The Commission is in the process of updating some of the content on this website in light of the withdrawal of the United Kingdom from the European Union. If the site contains content that does not yet reflect the withdrawal of the United Kingdom, it is unintentional and will be addressed.

Which are the different types of green roofs?

Share this Post:

Green roofs, or living roofs as they are also known, can be classified according to type of usage, construction factors and maintenance requirements, into three different types; extensive, semi-intensive and intensive green roofs.


Extensive roofs are thin lightweight roof systems that typically have a planting media measuring 6 to 20 cm deep, while heavier, thicker green roofs are known as intensive roofs and their growing media ranges in thickness from 20 cm to 100 cm. Semi intensive green roofs, as their name states, are a combination of the aforementioned two types. They have a thinner planting media than an intensive roof but thicker than an extensive one, and the whole system ranges from 120 to 250 mm. An extensive roof  weights about 60 to 150 kg/m2, a semi intensive from 120 to 200 kg/m2 and the heavier amongst the three, intensive roof, weights more than 180 kg/m2 and up to 500 kg/m2.  Apparently, intensive roofs are the most expensive between the three systems, while the extensive roofs have the lowest cost.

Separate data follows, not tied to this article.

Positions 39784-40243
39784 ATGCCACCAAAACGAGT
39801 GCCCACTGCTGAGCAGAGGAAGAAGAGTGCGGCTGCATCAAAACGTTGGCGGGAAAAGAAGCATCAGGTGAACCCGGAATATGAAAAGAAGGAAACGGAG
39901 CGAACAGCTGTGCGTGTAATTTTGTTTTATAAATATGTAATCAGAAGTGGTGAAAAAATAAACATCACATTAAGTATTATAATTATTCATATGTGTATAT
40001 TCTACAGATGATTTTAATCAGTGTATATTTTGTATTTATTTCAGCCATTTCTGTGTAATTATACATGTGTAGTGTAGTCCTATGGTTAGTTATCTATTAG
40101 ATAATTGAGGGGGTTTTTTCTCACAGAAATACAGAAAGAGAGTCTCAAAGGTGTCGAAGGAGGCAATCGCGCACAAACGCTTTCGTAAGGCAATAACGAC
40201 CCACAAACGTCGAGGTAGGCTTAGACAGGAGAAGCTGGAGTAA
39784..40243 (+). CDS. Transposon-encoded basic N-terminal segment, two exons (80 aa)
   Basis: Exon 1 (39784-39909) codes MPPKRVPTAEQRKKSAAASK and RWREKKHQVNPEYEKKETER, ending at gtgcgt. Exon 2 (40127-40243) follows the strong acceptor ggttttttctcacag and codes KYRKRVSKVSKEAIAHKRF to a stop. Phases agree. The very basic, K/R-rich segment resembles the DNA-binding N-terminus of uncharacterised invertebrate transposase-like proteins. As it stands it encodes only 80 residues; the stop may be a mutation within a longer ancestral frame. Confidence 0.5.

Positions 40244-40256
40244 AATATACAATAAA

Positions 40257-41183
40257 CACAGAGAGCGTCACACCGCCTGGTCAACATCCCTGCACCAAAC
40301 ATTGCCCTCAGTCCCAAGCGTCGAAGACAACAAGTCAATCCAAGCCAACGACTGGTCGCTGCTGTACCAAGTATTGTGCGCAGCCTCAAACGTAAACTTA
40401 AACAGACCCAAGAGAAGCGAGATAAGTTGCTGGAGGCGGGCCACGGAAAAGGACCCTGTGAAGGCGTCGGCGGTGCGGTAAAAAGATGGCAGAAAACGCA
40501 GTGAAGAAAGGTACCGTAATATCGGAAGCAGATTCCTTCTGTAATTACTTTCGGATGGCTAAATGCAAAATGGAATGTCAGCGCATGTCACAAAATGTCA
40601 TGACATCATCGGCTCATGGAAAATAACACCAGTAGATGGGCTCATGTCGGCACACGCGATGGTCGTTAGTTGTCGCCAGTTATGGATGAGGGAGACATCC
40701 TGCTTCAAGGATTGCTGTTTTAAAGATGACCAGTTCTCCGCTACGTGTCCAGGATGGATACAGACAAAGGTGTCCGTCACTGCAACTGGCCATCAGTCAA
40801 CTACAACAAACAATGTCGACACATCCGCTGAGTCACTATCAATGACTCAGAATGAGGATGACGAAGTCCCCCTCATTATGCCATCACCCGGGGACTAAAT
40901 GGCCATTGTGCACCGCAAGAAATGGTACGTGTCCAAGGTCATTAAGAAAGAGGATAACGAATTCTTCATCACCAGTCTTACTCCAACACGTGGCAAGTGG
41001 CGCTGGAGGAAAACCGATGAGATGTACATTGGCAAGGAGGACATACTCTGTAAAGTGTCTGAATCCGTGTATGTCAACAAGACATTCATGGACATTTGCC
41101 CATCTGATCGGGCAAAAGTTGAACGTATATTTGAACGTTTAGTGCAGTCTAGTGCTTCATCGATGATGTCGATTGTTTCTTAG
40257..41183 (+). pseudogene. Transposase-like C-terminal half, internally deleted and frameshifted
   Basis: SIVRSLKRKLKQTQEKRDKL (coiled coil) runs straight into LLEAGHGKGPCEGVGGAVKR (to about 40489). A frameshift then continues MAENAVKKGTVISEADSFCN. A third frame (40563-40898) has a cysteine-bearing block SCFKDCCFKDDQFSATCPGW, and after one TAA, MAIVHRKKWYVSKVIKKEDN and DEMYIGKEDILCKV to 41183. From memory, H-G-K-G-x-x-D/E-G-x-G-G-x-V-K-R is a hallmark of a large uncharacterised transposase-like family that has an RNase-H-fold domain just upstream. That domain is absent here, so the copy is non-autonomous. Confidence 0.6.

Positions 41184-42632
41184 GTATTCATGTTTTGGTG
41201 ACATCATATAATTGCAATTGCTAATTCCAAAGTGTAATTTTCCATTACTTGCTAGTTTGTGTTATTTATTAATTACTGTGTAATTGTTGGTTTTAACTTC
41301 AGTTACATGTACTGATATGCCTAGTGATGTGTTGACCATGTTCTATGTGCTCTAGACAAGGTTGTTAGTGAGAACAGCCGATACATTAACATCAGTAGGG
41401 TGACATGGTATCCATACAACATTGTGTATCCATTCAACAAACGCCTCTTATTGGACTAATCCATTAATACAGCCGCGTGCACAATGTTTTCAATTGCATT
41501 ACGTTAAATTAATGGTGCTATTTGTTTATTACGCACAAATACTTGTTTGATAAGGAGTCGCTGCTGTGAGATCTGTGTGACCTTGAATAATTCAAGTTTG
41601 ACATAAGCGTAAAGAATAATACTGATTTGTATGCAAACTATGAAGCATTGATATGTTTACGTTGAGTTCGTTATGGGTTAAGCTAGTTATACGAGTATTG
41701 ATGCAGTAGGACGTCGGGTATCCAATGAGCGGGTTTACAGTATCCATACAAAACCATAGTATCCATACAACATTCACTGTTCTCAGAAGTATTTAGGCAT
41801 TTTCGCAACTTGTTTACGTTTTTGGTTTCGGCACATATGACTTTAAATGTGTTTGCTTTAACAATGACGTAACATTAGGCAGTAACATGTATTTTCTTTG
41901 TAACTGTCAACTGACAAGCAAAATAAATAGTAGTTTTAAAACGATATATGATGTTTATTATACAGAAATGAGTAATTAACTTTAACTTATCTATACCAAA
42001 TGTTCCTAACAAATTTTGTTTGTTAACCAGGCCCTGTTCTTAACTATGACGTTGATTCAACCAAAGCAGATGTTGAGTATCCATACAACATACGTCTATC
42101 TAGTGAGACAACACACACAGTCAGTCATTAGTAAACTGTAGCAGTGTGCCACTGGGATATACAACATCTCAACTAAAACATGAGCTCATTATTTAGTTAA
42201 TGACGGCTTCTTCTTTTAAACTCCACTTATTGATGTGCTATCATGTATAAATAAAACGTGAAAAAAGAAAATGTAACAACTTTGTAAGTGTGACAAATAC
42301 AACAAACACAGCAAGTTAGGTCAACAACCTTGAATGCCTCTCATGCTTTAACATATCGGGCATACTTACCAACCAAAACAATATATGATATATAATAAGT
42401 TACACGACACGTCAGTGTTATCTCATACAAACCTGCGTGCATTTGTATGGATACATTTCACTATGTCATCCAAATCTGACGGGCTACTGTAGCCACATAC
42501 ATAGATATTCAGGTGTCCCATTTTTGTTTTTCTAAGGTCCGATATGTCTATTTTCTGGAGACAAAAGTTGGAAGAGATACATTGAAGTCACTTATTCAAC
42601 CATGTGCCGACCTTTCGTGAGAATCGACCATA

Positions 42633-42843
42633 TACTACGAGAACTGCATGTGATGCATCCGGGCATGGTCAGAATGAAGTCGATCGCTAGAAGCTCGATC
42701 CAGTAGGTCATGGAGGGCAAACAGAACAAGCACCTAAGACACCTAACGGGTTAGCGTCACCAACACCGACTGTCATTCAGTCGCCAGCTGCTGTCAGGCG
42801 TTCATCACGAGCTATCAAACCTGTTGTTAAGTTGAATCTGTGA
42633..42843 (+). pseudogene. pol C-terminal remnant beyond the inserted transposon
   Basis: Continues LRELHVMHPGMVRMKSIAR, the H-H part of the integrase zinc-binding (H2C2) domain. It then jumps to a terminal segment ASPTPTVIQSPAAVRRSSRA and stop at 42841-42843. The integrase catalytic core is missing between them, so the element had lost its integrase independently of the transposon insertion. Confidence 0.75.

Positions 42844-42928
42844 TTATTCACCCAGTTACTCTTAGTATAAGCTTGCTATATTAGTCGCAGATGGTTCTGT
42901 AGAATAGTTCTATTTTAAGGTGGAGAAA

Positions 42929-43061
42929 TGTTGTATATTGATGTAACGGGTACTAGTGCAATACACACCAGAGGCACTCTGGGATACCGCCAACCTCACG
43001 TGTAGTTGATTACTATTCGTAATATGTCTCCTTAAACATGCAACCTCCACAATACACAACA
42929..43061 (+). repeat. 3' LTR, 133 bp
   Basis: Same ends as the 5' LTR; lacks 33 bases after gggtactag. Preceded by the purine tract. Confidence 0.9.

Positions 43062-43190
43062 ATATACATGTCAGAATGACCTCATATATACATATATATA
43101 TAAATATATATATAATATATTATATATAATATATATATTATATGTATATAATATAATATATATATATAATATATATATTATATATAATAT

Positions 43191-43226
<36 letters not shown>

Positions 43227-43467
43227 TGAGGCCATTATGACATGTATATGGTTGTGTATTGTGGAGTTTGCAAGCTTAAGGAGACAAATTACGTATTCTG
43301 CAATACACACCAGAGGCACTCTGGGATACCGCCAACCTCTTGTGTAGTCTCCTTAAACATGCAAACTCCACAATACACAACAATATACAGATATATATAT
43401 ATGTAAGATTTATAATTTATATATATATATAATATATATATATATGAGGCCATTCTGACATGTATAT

Intensive green roofs can support the growth of a wide range of plants, including shrubs and small trees while the extensive green roofs, can typically only accommodate a small selection of drought-tolerant plants with shallow root systems. Mosses, sedums, herbs and low-growing grasses are common choices for extensive roofs. Due to that, extensive roofs have low maintenance needs and they don’t require irrigation except during a heat wave. On the other hand, intensive green roofs need high upkeep and should be irrigated regularly.


The table below, briefly presents the three types of green roofs.


(Classification of green roofs according to type of usage, construction factors and maintenance requirements. SourceBabakRaji, Martin J.Tenpierik, Andyvan den Dobbelsteen. The impact of greening systems on building energy performance: A literature review. Renewable and Sustainable Energy Reviews, Volume 45, May 2015, Pages 610-623)